In your December number is a notice of two fungi, by Mrs. D. W., of Summerville, S. C, which, from her description, it is not difficult to identify. The first is undoubtedly Clathnes columnatus, not at all uncommon in cultivated lands in Winter. It grows just under the ground, and when it has attained its full growth in that stage, is about the size and shape of a hen's egg, and of a dirty white color. On cutting it open the ball discloses a jelly-like bag, in which is seen the scarlet fungus, very much compressed. As the plant matures, which would be in a day or two more, the sac or volva is ruptured, and the scarlet fungus expands or grows upwards to about two to three inches high, the sac remains in the ground. It is then a three-columned arch - the columns of bright scarlet, shading off to white where it remains in | the sac. On the under side of this arch is an olive colored mucus, from which proceeds the fetid stench. Flesh flies devour this fetid mucus greedity. Another nearly related fungus is Phallus, which perhaps is even more decided in its odoriferous qualities than its cousin Clathnes. The genus Phallus, comprises several species, and grows up also from a jelly sac or volva, in a single straight column from six to eight inches high, some red, others white or salmon color, and capped by an olive-colored mucus.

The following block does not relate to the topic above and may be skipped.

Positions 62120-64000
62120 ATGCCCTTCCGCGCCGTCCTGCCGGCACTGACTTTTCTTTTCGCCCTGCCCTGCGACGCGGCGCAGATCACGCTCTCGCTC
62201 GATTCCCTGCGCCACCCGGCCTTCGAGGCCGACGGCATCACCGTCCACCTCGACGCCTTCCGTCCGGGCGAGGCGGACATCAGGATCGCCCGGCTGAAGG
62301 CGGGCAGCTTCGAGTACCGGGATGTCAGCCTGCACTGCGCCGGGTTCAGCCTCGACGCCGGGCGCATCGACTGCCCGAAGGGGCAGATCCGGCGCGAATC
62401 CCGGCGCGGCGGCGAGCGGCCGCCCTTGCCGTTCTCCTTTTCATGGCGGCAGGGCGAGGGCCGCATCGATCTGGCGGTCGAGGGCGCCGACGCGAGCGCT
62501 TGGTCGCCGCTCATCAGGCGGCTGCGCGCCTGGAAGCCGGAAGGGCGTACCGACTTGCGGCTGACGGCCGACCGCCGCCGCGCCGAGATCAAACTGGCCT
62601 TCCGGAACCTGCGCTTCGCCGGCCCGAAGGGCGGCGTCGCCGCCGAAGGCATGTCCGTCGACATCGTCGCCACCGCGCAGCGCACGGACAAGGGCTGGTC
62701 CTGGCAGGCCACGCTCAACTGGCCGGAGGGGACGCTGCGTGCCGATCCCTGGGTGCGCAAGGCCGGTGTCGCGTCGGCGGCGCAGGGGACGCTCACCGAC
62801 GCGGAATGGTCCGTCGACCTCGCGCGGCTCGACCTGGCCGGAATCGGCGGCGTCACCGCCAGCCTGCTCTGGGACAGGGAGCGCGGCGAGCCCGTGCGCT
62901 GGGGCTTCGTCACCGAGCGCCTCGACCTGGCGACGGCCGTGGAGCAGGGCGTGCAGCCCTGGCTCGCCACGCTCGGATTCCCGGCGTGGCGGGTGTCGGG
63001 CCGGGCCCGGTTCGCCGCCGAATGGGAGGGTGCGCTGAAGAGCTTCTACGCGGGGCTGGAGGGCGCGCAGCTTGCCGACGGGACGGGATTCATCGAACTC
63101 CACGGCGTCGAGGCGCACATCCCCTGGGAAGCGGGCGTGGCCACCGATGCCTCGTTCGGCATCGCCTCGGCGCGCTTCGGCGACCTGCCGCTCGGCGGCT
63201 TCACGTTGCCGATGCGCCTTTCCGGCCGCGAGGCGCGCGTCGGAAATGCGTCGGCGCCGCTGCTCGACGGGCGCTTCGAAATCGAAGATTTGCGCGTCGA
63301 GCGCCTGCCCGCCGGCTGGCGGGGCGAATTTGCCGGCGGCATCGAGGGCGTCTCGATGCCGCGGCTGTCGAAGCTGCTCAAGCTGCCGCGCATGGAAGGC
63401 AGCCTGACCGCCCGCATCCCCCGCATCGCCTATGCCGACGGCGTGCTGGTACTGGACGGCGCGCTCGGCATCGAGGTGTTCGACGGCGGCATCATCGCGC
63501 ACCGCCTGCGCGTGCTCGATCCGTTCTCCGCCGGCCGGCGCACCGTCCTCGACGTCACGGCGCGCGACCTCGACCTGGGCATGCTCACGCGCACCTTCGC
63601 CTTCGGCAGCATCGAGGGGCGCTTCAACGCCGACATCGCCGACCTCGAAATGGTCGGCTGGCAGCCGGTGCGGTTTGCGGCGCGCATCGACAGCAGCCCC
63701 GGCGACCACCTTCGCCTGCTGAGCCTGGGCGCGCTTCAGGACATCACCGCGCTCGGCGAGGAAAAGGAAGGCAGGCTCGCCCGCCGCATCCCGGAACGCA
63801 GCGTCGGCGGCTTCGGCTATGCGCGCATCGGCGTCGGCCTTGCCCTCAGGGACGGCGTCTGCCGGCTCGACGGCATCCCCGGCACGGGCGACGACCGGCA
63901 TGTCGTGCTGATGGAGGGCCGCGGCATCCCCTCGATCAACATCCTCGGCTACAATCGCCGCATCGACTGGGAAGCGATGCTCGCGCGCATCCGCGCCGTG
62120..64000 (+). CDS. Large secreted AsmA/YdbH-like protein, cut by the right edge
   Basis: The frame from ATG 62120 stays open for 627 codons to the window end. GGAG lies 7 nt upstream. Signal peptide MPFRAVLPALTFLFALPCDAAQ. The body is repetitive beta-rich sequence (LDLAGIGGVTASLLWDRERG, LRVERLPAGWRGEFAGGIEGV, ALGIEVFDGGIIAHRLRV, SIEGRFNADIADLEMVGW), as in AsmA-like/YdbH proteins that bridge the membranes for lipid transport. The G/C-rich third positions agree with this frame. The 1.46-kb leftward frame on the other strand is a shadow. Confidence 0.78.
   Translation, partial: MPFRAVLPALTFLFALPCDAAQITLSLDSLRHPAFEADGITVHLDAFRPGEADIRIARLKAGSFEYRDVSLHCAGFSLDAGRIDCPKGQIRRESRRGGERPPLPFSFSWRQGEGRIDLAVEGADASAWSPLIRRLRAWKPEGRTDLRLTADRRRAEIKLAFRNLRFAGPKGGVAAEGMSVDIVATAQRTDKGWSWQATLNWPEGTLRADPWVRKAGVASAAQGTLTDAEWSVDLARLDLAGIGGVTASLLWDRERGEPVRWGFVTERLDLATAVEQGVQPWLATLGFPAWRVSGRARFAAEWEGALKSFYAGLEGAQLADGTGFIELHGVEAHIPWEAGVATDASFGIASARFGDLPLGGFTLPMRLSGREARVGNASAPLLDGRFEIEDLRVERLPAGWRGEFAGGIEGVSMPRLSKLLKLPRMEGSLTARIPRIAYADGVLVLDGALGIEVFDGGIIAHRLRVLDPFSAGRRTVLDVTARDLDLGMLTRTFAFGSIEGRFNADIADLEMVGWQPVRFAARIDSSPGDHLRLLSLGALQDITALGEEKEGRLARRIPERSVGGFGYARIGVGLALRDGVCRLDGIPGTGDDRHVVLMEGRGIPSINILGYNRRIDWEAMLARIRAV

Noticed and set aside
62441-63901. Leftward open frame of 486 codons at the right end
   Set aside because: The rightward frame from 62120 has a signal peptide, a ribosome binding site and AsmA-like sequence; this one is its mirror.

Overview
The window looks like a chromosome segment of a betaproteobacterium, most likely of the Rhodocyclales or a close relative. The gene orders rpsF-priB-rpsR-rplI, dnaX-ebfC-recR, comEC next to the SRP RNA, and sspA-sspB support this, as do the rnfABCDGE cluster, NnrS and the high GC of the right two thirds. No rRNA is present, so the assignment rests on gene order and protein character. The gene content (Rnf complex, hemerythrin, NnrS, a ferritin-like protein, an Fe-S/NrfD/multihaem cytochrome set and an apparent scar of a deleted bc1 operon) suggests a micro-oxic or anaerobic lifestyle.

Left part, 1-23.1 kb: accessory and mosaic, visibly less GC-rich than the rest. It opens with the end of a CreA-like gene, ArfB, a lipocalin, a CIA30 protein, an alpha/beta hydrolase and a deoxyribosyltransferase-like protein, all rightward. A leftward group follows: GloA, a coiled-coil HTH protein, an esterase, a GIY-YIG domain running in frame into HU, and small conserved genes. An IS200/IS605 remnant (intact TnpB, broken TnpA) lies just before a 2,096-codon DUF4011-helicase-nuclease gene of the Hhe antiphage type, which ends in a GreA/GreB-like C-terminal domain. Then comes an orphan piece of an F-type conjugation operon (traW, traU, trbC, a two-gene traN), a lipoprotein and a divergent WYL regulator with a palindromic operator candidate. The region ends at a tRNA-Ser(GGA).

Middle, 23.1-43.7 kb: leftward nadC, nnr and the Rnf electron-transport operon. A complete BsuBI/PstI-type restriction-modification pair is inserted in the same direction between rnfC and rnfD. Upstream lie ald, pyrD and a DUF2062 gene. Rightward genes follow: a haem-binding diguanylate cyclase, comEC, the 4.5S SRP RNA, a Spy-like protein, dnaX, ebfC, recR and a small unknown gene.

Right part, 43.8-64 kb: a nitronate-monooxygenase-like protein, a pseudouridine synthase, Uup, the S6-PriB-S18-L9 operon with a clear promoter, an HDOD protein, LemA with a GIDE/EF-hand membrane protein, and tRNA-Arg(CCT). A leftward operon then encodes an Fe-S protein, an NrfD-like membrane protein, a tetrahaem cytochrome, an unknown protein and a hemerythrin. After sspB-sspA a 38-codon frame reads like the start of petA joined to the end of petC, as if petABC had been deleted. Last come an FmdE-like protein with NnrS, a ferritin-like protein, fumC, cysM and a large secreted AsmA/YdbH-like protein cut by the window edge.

This whole family of Clathnes and Phallus is known in the vernacular as "Devil's breath," which name feebly expresses their peculiar gifts. The other thing mentioned by Mrs. D. W. as growing in clusters, with caps like "bells pendant," is probably Coprinus cematus. We have several species of Coprinus, but this is the largest and prettiest. I have seen them eight to ten inches high, with their fawn colored, bell-shaped caps four to five inches long. Like all others of this genus, it begins soon to deliquesce after sun rise, and in a few hours there is nothing left of the caps but a few blackened shreds remaining attached to the top of the stem.